Out of the 144 apps analyzed, both Amandroid and BackDroid successfully finished the analysis of 141 apps. For Amandroid, the three failures are all due to its errors in parsing the manifest, while for BackDroid, two failures are caused by the format transformation from bytecode to IR (in com.kbstar.liivbank and com.lguplus.paynow) and one failure is a Soot bug in processing the com.lcacApp app. In our evaluation, we thus do not count these failed apps.
Fig. 7 and Fig. 8 show the distribution of analysis time used by BackDroid and Amandroid, respectively. By correlating these two figures, we make the following three observations on the performance of BackDroid and Amandroid.
First, BackDroid’s has no any timed-out failure, while the timed-out failure rate in Amandroid is as high as 35%. Even though we have set a considerably large timeout for Amandroid (five hours for every single app), there are still as many as 50 apps timed out in Amandroid, as shown in Fig. 8. This 35% (50/141) timed-out failure rate indicates that Amandroid is out of control in analyzing modern apps. In contrast, Fig. 7 shows that only three apps in BackDroid exceeded 30 minutes, with 35min, 39min, and 81min, respectively. This suggests that BackDroid’s analysis time is always under control even when we are analyzing a set of large apps. In Sec. VI-D, we will further analyze and show that BackDroid’s performance largely depends on the number of sink API calls analyzed, instead of the app/code size that existing tools are mainly affected by (see Amandroid and FlowDroid’s own evaluation [Amandroid14, FlowDroid16Thesis]).
Second, BackDroid can quickly finish the analysis of most of the apps, with 77% apps analyzed within 10 minutes and even with one third of apps finished within just one minute. After analyzing the cases of long analysis time, we now focus on the apps with short analysis time. According to Fig. 7, BackDroid requires just one minute to analyze 30% (42) apps each, and as high as 77% (108) apps can be quickly finished within 10 minutes each. This gives BackDroid a great potential to be deployed by app markets for online vetting. In contrast, only 17% (24) apps can be analyzed by Amandroid within the same time period, as shown in Fig. 8, and no app could be finished within one minute.
Third, the overall performance of BackDroid, in terms of the median time, is 37 times faster than that in Amandroid. After studying apps that take relatively long and short analysis times, we further analyze the overall performance. Since there are 50 timed-out failures in Amandroid’s result, measuring the average analysis time is not reliable. Hence, we analyze the median time, and find that the performance gap between the two tools is quite significant: the overall median time of all 141 apps analyzed in BackDroid is 37 times faster than that in Amandroid (2.13min versus 78.15min).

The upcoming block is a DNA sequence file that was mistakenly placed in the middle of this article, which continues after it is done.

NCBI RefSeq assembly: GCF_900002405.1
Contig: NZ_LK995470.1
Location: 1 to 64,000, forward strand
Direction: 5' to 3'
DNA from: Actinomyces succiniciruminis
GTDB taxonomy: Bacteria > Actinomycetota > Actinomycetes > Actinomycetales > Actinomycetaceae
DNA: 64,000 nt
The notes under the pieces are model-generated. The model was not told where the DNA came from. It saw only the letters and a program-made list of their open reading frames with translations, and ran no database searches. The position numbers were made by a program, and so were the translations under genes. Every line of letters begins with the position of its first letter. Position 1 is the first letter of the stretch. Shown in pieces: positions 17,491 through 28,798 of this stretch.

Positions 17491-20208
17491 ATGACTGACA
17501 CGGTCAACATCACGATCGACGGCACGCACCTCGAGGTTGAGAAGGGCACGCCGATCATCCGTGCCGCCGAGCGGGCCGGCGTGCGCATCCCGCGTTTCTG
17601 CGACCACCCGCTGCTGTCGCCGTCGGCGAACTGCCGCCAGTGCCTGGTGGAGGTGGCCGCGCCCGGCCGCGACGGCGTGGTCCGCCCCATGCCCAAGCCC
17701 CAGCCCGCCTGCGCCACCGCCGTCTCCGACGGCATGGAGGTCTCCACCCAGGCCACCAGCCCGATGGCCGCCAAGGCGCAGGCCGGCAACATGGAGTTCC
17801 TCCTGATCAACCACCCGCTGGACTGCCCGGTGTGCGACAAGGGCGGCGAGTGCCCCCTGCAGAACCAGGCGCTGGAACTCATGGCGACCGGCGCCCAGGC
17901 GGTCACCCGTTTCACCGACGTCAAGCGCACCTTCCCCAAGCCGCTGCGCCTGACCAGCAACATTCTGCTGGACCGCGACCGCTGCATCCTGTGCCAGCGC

Vi-C Detection Results
After comparing BackDroid’s and Amandroid’s efficiency, we now analyze and compare their detection accuracy. We present their detection results from two perspectives.
Vulnerabilities detected by Amandroid but not BackDroid. We first analyze whether BackDroid could achieve a close detection rate for the app vulnerabilities that are detected by Amandroid. For the crypto API usage, Amandroid detected that seven apps are still using insecure ECB mode. We find that BackDroid can accurately detect all of them. The buggy apps include the popular Adobe Fill & Sign app (com.adobe.fas) and a bank app called IDBI Bank GO Mobile+ (com.snapwork.IDBI). Both apps must guarantee a secure encryption in their design. We have contacted the vendors on these risky security issues. We also find that to detect these seven vulnerable apps, Amandroid spent a total of 8.53 hours (73min on average), whereas BackDroid required only 8.78 minutes (1.26min each), around 60 times faster.
Compared to the crypto API misuse, Amandroid detected more SSL misconfigurations in our dataset, with 23 apps discovered with the wrong SSL hostname verification. However, our diagnosis shows that six of them are false positives. Among the 17 true positives, BackDroid detected 15 of them and failed on two apps. The detailed diagnosis results are:
Four false positives from the ArmSeedCheck library: Amandroid reported four buggy apps with a library called com.skt.arm.ArmSeedCheck. However, three of them do not trace back to entry functions, and the sink flow of one app (kemco.hitpoint.machine) originates from an Activity component (jp.kemco.activation.TstoreActivation) not in manifest.
Two false positives from the qihoopay library: Two vulnerable apps with the com.qihoopay.insdk.utils.HttpUtils library were reported by Amandroid. However, their sink flows similarly come from a unregistered and thus deactivated Activity component.
Two false negatives in BackDroid: Unfortunately, BackDroid failed on the com.gta.nslm2 and com.wb.goog.mkx apps. The root cause for both cases is that they do not directly invoke the system sink APIs, which makes our initial bytecode search step fail to locate their sink API calls. For example, the com.gta.nslm2 app’s com.youzu.android.framework.http.client.DefaultSSLSocketFactory class extends the system API class org.apache.http.conn.ssl.SSLSocketFactory and invokes the setHostnameVerifier() API method only via its own method signature. We will address this issue by checking the class hierarchy also in the initial search.